A review of MyEye and MyReader assistive technology by OrCam

OrCam MyEye
OrCam MyEye

Today, I went to a demonstration of OrCam’s MyEye and MyReader at the The Norfolk & Norwich Association for The Blind in Great Yarmouth.

Both MyEye and MyReader are essentially a camera that you mount on to your own pair of glasses, or if you don’t have any (like me) they come with a frame without the lens for people who are totally blind.

The more exciting model MyEye, can be programmed to recognise faces and items around the home and the outside. You can just “look” at a person and just by pressing the trigger button (on a little control box you click to your belt) it will take a picture of the person and announce instructions for you to record a name in your own voice for that person.

Then the next time you look at that person, it will recognise the face and say out loud your pre-recorded label, without having to press the trigger button again. I did this to two different people, and when I moved my head to each one in turn, within a second, it announced the name of the person! Very Neat!

I didn’t get a chance to play with the second feature of recognising products like a tin of baked beans, but apparently it can be programmed with up to three pictures of the product from different angles or sides and then when you press the trigger while looking at the product, it will try and recognise it and say what it is that you are holding. Just like the facial recognition system, but for products instead.

The camera is very, very small and very light so it doesn’t press down on your nose with the extra weight. The only thing to get used to is the little leads that drapes back and around your ears to the control box.

The control box has three buttons on it, the power button, the volume button and the trigger button. The control box is about 50mm wide by 100mm long and 20mm thick. It has a 3.5mm socket for you to plug in an external speaker or, as in my case, a neckloop induction loop which proved very clear for my hearing aids to pick up the signal.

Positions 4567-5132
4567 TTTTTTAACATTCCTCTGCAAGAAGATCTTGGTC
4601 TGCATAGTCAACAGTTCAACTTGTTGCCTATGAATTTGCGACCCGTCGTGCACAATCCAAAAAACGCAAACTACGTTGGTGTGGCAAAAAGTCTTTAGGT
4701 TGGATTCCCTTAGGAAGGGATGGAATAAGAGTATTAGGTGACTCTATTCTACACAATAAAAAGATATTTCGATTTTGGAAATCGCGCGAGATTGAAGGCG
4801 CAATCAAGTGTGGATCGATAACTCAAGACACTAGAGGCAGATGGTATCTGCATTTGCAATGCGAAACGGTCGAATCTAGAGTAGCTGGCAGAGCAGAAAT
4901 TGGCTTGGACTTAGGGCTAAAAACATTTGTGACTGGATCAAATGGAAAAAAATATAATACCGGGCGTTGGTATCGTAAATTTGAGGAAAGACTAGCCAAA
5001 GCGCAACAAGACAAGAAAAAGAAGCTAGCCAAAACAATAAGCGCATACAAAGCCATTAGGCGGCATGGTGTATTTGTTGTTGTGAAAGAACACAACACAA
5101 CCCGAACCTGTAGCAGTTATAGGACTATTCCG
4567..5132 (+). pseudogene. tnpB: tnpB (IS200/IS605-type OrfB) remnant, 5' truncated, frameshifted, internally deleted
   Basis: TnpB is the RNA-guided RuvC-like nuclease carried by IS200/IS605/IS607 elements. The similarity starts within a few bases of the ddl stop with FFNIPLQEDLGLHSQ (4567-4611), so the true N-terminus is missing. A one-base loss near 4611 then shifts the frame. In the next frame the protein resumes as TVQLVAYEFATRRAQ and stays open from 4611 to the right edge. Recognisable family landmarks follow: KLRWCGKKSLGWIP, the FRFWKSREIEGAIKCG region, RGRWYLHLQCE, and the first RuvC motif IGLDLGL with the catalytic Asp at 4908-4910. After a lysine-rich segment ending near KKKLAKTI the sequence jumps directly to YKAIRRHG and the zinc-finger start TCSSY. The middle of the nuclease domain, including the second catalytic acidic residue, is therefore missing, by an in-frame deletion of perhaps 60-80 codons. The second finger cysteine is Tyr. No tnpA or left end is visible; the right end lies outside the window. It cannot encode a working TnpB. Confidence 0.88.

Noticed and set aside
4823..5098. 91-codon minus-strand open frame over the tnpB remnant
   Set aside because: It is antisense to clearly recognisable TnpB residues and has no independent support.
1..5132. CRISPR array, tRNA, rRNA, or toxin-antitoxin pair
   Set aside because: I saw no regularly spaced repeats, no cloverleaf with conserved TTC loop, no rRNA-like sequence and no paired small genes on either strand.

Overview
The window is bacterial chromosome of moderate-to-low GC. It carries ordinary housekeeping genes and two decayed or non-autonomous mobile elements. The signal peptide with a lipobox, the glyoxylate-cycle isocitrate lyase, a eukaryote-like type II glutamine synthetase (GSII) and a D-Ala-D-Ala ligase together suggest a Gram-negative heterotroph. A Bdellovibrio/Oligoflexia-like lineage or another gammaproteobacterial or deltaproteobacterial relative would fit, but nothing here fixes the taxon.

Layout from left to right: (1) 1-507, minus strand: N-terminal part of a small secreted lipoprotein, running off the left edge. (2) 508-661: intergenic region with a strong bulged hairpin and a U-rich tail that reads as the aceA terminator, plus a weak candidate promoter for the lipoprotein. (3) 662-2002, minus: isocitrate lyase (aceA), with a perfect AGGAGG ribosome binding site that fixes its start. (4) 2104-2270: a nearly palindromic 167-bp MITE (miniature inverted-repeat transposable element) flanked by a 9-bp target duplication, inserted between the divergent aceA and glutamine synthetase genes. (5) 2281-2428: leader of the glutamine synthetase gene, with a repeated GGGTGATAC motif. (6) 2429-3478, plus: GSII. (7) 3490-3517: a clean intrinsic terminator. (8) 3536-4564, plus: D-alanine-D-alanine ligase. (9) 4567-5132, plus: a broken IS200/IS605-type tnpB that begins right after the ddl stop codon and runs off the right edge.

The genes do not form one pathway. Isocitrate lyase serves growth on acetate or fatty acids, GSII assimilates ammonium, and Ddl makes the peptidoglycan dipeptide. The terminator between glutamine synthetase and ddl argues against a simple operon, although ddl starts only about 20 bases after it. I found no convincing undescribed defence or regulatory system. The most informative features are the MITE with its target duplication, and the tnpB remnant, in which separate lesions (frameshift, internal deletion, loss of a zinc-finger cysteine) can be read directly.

The battery would probably last only about a day if you use it quite often during the day, and recharging is simply done like any normal mobile phone overnight.

The cheaper model, MyReader, is simply an OCR (Optical Character Recognition) text reader. You press the trigger button and it will translate the text into the spoken word and deliver the audio in a little speaker right beside your ear (the MyEye can do this as well).

You have the ability to use your finger to point to a passage in the magazine or newsletter (or whatever you are reading) and the device will recognise your finger and automatically start reading the text if it can find any! I was told that the latest version will have controls for you to stop, repeat and skip the narrative.

In conclusion, they are both very useful gadgets, but especially the MyEye device, with its facial recognition, is very nice indeed, and quite quick to respond too!

And the bad news ..

The price! It is £1,600 for MyReader and £2,200 for MyEye! Phew!

But maybe they would be worth it, especially now that new methods and techniques are continuing to be developed, and the procedure for updating is fairly simple, swapping the memory card for a new one.

Now who can lend me a couple of thousand quid?! Smile!

Sean McGarry

Author: Sean McGarry

Digital Champion for Online Today

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